Practice experiences of the At-Risk Registers Integrated into primary care to Stop Asthma crises in the UK (ARRISA-UK) intervention: a qualitative study
The ARRISA-UK study is a cluster-randomised controlled trial evaluating an intervention intended to reduce adverse asthma outcomes, including hospital admissions or death, by improving the management of at-risk asthma patients in primary care. It comprises (i) an online training and support package for GP practice staff representatives, (ii) creation of a practice register of at-risk asthma patients and an on-screen flagging system for patients on the register, and (iii) action planning for staff dealing with these patients. 128 practices around the UK received the intervention and used the flagging system for a year. The aim of this qualitative study was to provide insights into practice experiences of the intervention and using the flagging system.
As part of the ARRISA-UK study process evaluation, focus groups and individual interviews were conducted with staff in a sub-sample of intervention practices. A sampling frame was used to ensure diversity in practice size, location, area deprivation levels, and urban/rural nature. Clinical and non-clinical staff representatives at each practice were invited to participate, and groups and interviews were conducted by researchers not involved in the creation or delivery of the intervention. Discussions were audio recorded, transcribed and analysed using a framework approach.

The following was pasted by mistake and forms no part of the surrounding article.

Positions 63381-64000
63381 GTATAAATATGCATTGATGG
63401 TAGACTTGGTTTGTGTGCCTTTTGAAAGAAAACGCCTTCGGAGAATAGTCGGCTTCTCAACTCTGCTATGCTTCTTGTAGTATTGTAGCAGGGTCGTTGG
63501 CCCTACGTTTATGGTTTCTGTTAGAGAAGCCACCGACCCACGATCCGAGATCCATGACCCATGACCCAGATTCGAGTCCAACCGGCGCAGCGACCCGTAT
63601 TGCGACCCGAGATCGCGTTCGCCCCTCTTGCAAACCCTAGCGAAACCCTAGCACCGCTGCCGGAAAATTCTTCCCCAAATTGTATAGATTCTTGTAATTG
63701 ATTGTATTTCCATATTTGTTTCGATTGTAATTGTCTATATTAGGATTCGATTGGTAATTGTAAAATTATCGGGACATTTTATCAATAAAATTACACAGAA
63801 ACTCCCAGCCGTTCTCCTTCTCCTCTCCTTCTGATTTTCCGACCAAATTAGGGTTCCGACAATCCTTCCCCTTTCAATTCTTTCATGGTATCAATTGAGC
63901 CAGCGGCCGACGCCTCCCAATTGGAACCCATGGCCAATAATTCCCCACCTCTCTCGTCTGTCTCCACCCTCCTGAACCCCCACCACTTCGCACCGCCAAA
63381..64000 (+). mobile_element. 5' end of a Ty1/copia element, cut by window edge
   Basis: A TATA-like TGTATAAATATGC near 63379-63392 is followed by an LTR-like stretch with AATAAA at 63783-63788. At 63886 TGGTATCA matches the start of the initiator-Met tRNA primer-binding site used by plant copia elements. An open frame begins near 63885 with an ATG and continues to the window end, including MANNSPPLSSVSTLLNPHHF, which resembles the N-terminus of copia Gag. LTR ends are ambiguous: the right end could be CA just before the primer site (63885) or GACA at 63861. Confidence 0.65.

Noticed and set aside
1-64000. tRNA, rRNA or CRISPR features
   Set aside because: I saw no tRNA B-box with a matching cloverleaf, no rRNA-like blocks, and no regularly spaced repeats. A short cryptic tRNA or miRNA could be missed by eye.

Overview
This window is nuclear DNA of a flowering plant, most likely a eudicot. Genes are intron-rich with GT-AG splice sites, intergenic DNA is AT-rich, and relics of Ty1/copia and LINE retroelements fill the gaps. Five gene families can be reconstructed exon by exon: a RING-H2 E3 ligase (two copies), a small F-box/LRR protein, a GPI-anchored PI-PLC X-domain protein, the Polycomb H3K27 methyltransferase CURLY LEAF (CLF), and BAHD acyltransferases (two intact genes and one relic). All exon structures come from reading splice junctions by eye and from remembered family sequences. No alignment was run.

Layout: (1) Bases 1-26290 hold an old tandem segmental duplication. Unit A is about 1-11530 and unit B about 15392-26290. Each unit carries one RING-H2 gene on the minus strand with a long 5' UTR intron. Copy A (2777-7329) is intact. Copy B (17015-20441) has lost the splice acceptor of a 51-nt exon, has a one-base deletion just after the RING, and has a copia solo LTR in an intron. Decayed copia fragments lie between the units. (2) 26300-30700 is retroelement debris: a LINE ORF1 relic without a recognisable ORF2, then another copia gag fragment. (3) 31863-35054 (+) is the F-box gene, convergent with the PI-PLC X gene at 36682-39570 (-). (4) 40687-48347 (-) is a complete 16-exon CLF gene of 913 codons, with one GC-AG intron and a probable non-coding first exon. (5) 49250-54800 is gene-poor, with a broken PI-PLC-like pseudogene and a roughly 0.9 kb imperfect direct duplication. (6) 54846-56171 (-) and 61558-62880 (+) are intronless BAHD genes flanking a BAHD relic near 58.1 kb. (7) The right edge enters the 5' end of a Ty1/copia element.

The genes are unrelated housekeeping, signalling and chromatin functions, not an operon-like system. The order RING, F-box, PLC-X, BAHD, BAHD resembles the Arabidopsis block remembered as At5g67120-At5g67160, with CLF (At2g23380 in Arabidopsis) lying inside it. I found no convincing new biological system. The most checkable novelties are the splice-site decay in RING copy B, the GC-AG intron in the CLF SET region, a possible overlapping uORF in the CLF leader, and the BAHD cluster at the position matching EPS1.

Over the period November 2018 to November 2019, 17 focus groups and 9 interviews were conducted with 112 staff from 18 practices in England and Scotland. Group composition varied, but across the sample there was representation of all staff roles (e.g. GPs, nurses, receptionists, pharmacists, practice managers). Most practices valued the ARRISA-UK intervention, particularly in raising staff awareness of at-risk asthma patients, and in prompting consistent application of clinical guidelines with this group. Practices differed considerably in terms of their action plans, the effectiveness of their dissemination of these plans, and in monitoring their implementation. Some focussed on changes mostly in one staff group, e.g. receptionists and the appointment systems they used; others instituted broader changes, e.g. in patient follow-up processes, prescription monitoring and addressing asthma management in all clinical consultations. Patient outcomes data were not available at the time of this analysis, but some staff thought that any adverse outcomes were more likely due to patient issues, such as poor adherence, rather than practice processes. Problems were identified by some practices with register accuracy and on-screen flagging.
The ARRISA-UK intervention appears to be feasible and acceptable to GP practice staff, and was reported to stimulate changes in management of high risk asthma patients. Attitudes to the intervention, and the apparent extent of behaviour changes by staff, varied considerably between practices. Our findings can contribute to the development of recommendations that may improve the effectiveness of the intervention and implementation of action plans.